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Posts posted by Stacia

  1. And the federal employee vaccine isn't even a full-out vaccine mandate (bolding is mine):


    "President Joe Biden will announce on Thursday a requirement that all federal employees and contractors be vaccinated against Covid-19, or be required to submit to regular testing and mitigation requirements, according to a source with direct knowledge of the matter."

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  2. 5 minutes ago, Plum said:

    Some of the changes are for the good though too. Manufacturing is returning closer to home. More parents are homeschooling. Curbside pickup. 


    Doesn't seem like a trade-off when considering how many are dead (and a pretty horrible way to go) or those who have short- or long-term issues as a complication.

    • Like 2
  3. 40 minutes ago, Plum said:

    Instead we're driving a wedge further between us so that even when we do get out of this, we'll never be the same. 

    We are already not going to be the same.

    This pandemic has already killed over 600,000 in the US in a little over a year and many more will die. There's a mental and emotional toll for that from an individual level up to a nationwide level (not to mention global impact).

    Then there are the survivors with long-haul symptoms. Will there still be imacts from that a year from now? A decade from now? A generation from now? If so, what? What type of care or treatments will be needed? How will those be provided? What will quality of life be for those folks? For their families?

    We have a medical system that has been working in crisis mode for over a year. How long can that continue until that system starts cracking?

    Then there are educational impacts. Economic impacts. And so many more.

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  4. 20 hours ago, busymama7 said:

    We had some people over swimming in our backyard pool.   I was nursing my youngest and my next who was 2 came and told me he needed to go potty. I told him to ask his brother to take him inside. Apparently said brother told him to pee in the pool 🙄😡. Anyways he walked right up to the edge of the pool and dropped his drawers and sent a nice arch of pee into the pool.  In front of everyone 🤣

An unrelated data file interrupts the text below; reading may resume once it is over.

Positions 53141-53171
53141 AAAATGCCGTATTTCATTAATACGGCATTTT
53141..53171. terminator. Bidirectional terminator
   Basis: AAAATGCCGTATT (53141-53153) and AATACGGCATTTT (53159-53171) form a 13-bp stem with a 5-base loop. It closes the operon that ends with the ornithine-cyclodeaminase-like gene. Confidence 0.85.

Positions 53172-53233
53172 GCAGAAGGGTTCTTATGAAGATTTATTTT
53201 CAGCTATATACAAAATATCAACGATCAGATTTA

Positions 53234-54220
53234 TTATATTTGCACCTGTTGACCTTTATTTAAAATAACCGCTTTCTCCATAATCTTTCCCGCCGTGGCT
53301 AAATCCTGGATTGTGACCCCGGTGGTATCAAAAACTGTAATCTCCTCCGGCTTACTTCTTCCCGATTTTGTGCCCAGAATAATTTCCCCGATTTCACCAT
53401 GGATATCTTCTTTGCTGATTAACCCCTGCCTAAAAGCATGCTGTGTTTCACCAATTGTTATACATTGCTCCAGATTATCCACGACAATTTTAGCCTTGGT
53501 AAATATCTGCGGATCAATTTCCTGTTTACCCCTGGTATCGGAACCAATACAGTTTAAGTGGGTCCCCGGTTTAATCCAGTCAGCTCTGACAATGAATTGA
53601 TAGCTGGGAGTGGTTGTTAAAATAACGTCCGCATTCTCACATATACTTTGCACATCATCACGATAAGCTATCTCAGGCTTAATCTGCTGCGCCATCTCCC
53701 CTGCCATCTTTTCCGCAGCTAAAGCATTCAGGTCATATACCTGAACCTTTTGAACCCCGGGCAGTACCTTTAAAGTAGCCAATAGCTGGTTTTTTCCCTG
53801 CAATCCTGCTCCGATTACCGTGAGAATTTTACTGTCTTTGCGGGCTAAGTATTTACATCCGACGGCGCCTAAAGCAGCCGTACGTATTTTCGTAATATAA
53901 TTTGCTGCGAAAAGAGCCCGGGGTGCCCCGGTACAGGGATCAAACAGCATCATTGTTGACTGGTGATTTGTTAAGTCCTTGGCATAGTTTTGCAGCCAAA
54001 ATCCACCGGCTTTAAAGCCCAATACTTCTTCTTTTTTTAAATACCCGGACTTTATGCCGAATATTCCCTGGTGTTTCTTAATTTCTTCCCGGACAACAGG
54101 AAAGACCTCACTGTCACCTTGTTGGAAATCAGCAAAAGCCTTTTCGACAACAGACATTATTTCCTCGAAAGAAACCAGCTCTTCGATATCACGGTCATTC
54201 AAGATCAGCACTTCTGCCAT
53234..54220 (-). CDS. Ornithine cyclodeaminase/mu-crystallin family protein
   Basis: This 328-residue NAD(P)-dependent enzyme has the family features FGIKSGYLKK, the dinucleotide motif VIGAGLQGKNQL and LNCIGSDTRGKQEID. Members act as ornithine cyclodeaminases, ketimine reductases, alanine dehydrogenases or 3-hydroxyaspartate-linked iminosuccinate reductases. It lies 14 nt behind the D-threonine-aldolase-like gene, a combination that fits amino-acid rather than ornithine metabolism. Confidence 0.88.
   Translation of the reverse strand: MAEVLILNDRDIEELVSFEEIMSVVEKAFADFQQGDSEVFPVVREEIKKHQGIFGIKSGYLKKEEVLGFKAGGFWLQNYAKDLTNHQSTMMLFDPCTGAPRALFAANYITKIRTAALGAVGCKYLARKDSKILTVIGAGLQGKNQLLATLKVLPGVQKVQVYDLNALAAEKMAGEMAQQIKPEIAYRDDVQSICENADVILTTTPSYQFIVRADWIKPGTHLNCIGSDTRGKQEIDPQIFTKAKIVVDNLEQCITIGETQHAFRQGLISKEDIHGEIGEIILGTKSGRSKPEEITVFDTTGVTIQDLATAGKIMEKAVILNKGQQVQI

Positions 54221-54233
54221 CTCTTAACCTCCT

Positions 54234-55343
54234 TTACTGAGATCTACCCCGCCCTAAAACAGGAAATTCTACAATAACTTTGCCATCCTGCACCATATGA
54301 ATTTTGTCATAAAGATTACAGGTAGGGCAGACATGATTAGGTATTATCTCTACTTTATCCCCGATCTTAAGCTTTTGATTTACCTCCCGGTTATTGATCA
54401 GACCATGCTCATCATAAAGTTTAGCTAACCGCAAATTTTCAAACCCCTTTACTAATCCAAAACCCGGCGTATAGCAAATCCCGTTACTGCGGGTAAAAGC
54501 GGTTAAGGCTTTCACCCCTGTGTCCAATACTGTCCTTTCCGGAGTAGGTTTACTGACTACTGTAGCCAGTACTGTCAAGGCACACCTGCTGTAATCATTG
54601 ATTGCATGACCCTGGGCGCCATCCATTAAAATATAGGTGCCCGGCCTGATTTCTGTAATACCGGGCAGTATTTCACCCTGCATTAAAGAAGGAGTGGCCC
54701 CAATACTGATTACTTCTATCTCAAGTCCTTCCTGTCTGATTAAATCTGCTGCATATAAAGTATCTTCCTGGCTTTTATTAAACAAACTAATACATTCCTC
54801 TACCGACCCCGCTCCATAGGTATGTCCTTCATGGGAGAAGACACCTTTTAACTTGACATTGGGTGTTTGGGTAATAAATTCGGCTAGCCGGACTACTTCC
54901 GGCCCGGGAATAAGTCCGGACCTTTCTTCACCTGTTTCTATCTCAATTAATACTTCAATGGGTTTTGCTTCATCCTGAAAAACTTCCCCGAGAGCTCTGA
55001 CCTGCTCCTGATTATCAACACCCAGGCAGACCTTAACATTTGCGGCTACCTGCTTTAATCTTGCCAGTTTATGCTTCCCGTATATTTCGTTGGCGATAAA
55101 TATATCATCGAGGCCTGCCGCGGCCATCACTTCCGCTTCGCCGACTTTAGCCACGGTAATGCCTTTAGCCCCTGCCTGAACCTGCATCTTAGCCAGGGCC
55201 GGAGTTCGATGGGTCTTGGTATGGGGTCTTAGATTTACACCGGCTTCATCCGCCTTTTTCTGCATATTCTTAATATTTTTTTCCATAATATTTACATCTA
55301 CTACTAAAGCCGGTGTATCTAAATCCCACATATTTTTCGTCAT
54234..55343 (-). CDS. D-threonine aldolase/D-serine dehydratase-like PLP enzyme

4 hours ago, Danae said:

    My son did something like that around the same age.  My mom had taken him to her sister’s lake house and when he had to go someone (mom was a little vague about this detail) told him he could pee in the lake.  He apparently protested, but was told (again, vague) that fish do it so it’s okay.  He shrugged, climbed up on the dock, pulled down his suit, and peed into the lake.

    Ds did the same at the ocean.

    Gave a couple of surfers and a nearby fisherman a good laugh.

    • Like 1
  5. I don't belong but my sister does, so I go with her when she's in town.

    I am always amazed at how huge everything is. It looks "normal" in Costco because the building space/ceiling height is huge. Then I get the items home and they are HUGE in relation to my pantry/storage/fridge/freezer shelves. Just an observation. Lol. (Many, many years ago, I bought a "take & bake" pizza that turned out to be wider than my oven! Admittedly,  my oven is small. But still...)

    From the prepped food area already mentioned, my young adults love the salmon with herb butter, the mac & cheese, & some kind of sandwich roll-up spirals (maybe turkey?).

    I always find plenty of things from foods (love the giant bag of frozen stir-fry veggies) to non-perishables like parchment paper to seasonal items like plants & decorative solar lights.

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  6. Years ago, I was dog sitting for my sister. She and her dh had left a few days earlier and had a couple friends fill in until I could get there.

    Early the next morning, the dogs and I are sleeping in the bed. The bedroom door suddenly flings open and I hear a guy telling the dogs to come on, it's time to go outside. The bed had a very high footboard, so I knew the person couldn't see me. In the meantime, the dogs are standing on the bed, barking like crazy, refusing to get off the bed (protecting me). He keeps telling the dogs to get down and come outside.